Drug user networks, coping strategies and HIV prevention in the community

Power, Roberts, Jones, Steve, Kearns, Gerry and Ward, Jennifer ORCID logoORCID: https://orcid.org/0000-0002-3018-2859 (1995) Drug user networks, coping strategies and HIV prevention in the community. Journal of Drug Issues, 25 (3) . pp. 565-581. ISSN 0022-0426 [Article] (doi:10.1177/002204269502500304)


Qualitative data from England illustrate the way coping strategies form an integral part of the everyday lifestyles of injectors of illicit drugs. Ethnographic investigation of social networks and the rules which underpin them is crucial in devising appropriate community-based interventions. Such networks are characterized by functional and reciprocal relations. Peer education and health advocacy takes place on an informal basis. Key figures who adopt these roles should be encouraged to act as Indigenous Advocates as part of interventions which place drug users and their everyday lives at the core. Rules and social etiquettes of networks are not always positive for the public health agenda, as illustrated by the sharing of injecting paraphernalia and the injecting taboo among the Afro-Caribbean community. Ethnographic study can pinpoint foci for intervention. Harm minimization needs to be promoted using all the resources available, including the informal protective strategies of drug users and outreach interventions aimed at specific issues and targeted toward particular groups.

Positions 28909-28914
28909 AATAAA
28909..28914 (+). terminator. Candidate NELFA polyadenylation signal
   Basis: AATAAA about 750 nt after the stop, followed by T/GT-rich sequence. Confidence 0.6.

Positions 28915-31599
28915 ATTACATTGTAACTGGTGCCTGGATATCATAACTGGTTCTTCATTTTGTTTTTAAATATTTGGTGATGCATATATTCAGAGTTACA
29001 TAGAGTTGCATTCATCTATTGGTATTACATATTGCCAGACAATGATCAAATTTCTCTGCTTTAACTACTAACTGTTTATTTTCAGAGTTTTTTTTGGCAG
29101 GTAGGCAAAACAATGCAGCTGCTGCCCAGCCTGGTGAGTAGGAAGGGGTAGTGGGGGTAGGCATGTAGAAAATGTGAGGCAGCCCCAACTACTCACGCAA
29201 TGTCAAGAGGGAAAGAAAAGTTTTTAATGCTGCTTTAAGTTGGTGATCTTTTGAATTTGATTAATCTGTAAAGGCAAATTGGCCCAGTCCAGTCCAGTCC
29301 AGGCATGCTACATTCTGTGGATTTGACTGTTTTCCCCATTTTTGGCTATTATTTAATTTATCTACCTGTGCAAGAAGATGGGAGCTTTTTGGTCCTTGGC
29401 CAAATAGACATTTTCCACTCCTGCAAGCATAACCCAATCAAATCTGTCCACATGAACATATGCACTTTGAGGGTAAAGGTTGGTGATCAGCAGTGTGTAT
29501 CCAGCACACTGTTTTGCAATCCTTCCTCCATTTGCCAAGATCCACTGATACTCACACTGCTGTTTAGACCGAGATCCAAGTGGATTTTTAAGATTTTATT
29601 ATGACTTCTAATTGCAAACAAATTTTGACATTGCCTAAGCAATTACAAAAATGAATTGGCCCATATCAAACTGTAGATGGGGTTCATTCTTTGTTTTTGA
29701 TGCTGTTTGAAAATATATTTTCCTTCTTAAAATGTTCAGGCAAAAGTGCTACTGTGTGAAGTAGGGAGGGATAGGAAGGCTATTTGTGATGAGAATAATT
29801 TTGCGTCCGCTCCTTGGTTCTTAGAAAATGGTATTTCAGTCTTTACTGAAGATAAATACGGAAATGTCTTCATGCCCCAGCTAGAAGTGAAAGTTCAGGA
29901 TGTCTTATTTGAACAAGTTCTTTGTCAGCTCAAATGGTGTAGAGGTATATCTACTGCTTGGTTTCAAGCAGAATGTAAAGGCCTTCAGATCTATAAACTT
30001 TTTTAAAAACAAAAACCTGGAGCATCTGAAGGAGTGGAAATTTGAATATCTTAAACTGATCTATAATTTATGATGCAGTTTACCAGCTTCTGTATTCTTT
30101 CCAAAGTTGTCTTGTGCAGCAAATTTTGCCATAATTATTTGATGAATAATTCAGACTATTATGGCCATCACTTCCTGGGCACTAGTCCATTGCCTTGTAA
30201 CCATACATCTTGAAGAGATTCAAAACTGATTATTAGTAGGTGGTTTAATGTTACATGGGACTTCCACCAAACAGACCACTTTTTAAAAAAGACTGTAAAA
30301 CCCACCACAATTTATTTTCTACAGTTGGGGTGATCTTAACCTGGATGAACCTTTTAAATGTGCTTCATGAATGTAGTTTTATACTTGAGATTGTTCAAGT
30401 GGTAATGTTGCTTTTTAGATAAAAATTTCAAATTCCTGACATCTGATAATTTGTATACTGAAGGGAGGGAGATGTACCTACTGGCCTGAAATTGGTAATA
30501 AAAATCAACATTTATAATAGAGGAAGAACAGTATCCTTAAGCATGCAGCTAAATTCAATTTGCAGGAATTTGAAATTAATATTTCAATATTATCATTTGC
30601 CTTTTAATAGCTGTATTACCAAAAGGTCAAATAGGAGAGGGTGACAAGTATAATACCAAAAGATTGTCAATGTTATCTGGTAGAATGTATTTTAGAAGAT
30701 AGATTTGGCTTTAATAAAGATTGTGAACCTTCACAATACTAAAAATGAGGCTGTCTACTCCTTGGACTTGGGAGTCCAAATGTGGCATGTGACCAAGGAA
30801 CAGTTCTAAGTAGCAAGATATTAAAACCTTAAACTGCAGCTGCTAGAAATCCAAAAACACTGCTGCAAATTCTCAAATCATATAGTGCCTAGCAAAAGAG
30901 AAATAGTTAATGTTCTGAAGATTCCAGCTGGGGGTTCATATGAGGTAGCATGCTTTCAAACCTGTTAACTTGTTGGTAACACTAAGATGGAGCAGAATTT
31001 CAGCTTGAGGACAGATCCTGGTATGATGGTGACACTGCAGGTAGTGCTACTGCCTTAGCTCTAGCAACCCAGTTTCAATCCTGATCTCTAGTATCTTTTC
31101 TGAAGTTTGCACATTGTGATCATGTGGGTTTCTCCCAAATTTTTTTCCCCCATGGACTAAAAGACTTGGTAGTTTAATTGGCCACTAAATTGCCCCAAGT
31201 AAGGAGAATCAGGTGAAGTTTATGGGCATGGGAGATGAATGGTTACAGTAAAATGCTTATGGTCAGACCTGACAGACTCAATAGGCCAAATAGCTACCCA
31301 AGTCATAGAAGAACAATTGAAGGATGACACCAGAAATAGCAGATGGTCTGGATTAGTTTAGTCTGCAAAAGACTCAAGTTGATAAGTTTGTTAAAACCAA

Item Type: Article
Sustainable Development Goals:
Research Areas: A. > School of Law > Criminology and Sociology
Item ID: 35942
Depositing User: Jenni Ward
Date Deposited: 23 Sep 2022 15:39
Last Modified: 23 Sep 2022 15:39
URI: https://eprints.mdx.ac.uk/id/eprint/35942

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